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When a user is opening your website every object on the page (e.g. images or scripts) will require a round trip to the server. Those HTTP requests will delay the response time of your site, and if you are loading dozens of objects this delay can add up to several seconds.

The first step to reduce the delay from HTTP requests is to reduce the number of objects on your website. Get rid of unnecessary images, headers, styling features and the like. If possible you can also combine 2 or more adjacent images into a single one.

Secondly make sure that your requests for external files or scripts are combined in a single location. For example instead of using three CSS files to create the layout of your page:

<link rel="stylesheet" type="text/css" href="/body.css" />
<link rel="stylesheet" type="text/css" href="/side.css" />
<link rel="stylesheet" type="text/css" href="/footer.css" />

You should use a single one with all the styling information:

<link rel="stylesheet" type="text/css" href="/style.css" />

Speed Up Your Site Series:

  1. Optimize Images
  2. Image Formats
  3. Optimze Your CSS
  4. Use a Slash on Your Links
  5. Use the Height and Width Tags
  6. Reduce the HTTP Requests


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About the author 


Daniel Scocco is a programmer and entrepreneur located in São Paulo, Brazil. His first company, Online Profits, builds and manages websites in different niches. His second company, Kubic, specializes in developing mobile apps for the iOS and Android platforms.

  1. Does facebook like widget increase the http request too much,
    i use 6 images of fans in the box?
    shall i remove it
    as my site shows 47 http request homepage
    is it normal ?

  2. Hey Ashish, Daniel,
    I could see that you folks are only talking about reducing the HTTP requests from pure HTML perspective. I wonder, if you guys are aware of CSS sprite. CSS Sprites reduce the number of HTTP requests by merging multiple image files into single file(will all the benifits of using small images) and uses CSS to use that single image file as collection of multiple image files. Also, i would like to mention that it is as per HTML 4.0 standards, recognised by IEEE. Its not any individual’s way of implementation.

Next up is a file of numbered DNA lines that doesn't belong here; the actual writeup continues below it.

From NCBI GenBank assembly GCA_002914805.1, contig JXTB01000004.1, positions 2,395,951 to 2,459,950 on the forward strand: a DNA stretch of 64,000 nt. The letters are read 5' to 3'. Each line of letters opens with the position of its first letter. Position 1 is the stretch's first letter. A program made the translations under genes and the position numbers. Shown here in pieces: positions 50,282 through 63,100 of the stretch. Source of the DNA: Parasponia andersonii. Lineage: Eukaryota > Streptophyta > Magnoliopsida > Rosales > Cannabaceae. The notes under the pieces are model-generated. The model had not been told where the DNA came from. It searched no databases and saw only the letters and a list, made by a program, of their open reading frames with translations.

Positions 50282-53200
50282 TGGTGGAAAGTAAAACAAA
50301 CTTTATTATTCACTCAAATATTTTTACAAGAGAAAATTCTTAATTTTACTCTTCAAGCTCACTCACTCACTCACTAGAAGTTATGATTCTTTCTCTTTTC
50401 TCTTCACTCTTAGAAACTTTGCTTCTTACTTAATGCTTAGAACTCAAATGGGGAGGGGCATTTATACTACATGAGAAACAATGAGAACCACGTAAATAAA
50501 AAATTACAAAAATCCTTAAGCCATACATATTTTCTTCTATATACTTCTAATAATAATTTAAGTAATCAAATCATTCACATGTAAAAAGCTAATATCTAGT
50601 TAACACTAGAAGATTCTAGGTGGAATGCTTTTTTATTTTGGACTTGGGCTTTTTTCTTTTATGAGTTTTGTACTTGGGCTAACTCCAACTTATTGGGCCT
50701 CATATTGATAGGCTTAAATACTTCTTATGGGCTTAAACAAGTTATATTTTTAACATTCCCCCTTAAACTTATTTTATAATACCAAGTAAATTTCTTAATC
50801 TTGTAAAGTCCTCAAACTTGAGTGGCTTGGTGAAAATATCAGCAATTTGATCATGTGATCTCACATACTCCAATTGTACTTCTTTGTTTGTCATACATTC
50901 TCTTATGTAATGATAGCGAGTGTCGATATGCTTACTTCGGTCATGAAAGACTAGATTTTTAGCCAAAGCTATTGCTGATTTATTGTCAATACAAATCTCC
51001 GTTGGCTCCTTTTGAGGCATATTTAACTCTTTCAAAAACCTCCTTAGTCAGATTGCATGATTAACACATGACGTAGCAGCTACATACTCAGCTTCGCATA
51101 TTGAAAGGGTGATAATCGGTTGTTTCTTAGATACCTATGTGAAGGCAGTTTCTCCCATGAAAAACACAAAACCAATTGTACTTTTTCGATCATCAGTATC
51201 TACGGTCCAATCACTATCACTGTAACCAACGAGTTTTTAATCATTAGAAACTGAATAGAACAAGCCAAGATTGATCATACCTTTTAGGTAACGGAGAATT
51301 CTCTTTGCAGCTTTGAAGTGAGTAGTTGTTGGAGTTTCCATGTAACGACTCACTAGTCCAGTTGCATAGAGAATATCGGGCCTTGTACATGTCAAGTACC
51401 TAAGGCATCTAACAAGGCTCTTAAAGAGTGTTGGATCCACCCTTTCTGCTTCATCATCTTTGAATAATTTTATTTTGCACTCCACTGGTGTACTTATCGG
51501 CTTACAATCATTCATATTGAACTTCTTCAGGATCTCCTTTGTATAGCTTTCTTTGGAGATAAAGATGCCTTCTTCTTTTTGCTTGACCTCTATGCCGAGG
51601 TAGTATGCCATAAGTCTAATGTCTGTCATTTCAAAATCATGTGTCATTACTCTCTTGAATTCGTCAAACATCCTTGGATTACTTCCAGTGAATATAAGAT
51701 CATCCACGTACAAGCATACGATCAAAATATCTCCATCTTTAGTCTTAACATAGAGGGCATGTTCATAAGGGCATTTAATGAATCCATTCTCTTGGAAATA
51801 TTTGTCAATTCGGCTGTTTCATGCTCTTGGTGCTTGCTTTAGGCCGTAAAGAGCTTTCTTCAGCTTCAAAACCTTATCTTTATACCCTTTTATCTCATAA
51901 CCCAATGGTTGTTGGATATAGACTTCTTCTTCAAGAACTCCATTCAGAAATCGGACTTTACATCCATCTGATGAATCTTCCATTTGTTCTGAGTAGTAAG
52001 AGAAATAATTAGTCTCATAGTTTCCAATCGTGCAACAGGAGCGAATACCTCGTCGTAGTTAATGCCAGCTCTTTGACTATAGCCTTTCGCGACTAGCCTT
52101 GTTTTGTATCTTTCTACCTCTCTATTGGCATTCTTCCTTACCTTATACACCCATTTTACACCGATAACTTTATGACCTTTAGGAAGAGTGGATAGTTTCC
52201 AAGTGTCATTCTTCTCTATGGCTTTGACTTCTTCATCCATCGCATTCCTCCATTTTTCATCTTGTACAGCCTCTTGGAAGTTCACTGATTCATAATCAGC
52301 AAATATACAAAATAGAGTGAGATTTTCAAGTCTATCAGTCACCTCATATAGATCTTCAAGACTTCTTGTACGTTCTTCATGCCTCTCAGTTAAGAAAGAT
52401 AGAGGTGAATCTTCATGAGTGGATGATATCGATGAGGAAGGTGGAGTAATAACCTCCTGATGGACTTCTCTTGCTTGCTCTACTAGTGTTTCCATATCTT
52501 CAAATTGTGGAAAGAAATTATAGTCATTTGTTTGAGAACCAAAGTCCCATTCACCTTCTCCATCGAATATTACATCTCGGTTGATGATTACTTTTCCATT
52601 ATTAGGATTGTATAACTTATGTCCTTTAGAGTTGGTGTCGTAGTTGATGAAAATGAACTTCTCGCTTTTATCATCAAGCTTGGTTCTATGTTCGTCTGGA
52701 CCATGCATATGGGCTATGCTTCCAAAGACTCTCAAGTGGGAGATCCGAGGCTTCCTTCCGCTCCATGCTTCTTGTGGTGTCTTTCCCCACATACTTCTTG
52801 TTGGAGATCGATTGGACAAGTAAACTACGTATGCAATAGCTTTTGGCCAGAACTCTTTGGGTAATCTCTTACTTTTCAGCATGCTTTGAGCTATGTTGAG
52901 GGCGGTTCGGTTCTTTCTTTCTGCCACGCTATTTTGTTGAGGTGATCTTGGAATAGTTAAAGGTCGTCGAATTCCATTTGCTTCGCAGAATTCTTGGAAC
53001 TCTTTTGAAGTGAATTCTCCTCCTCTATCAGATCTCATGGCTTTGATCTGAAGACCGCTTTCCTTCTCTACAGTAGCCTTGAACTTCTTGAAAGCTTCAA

3. For speeding up a website several factors should be keep in mind :
    1- CSS
    2- HTML design (this is very important-How does load the page)
    3- page volume
    4- server respond speed (your codes is fully optimized but the server is so low that you can not see the results)
    5- HTTP requests that make server busy and so decrease server respond.

  4. Daniel, Ashish

    This may be an aspect of having multiple HTTP requests at a time. Most web server/browser configurations allow for 4 simultaneous requests at a time. So depending on the files sizes you may be able to download multiple images in parallel faster than the single large image. I imagine there is a breakeven point somewhere based on the size and number of images.

  5. yes , I am very sure. If the images are small then comparatively loading will be faster even though the roundtrip will be more but it will load it fast.

    Imagine if you have all the images in one, the size will increase, hence there will be a delay in loading of the site untill the image is completely loaded.

    I have seen this on site which sell images of even allow download free. It takes time.

  6. Are you sure about that Ashish? Are you counting the latency required for every image request? I think if you add the latency, say for 20 little images instead of 1, it will end up requiring more time.

  7. Ashish, that is true, the easiest thing is to remove the unnecessary crap altogether :).

    There used to be image maps some time ago, but I think they are obsolete compared to CSS rendering.

  8. Daniel, if the Javascript is stored in an external file (usually with a .js extension) it can be cached and will only be fetched if the if the modification time changed. That is why these Web 2.0 website are still quick even though they have 500K worth of Javascript. You only download the Javascript file once.


  9. Greg, if I am not wrong CSS files can be cached while Javascripts can not, right?

  10. Just remember that those HTTP requests are asynchronous, so your browser can actually download them at the same time. Depending on the size and number of files, you can actually download them faster if they are separate. Also once you have downloaded them once they stay cached locally anyway (a big reason to keep Javascript and CSS in their own files).

    Many times when I have had a complex CSS file, splitting it up allowed me to optimize the CSS better. The overall size of my CSS files dropped as a result. In the end I would suggest using whatever approach is best for maintenance. In the end I would suggest using whatever approach is best for maintenance.

  11. You can also put all of the style information into the page header, if your goal is to reduce requests and bandwidth isn’t a problem (which can often be true for people on Dreamhost, for example).

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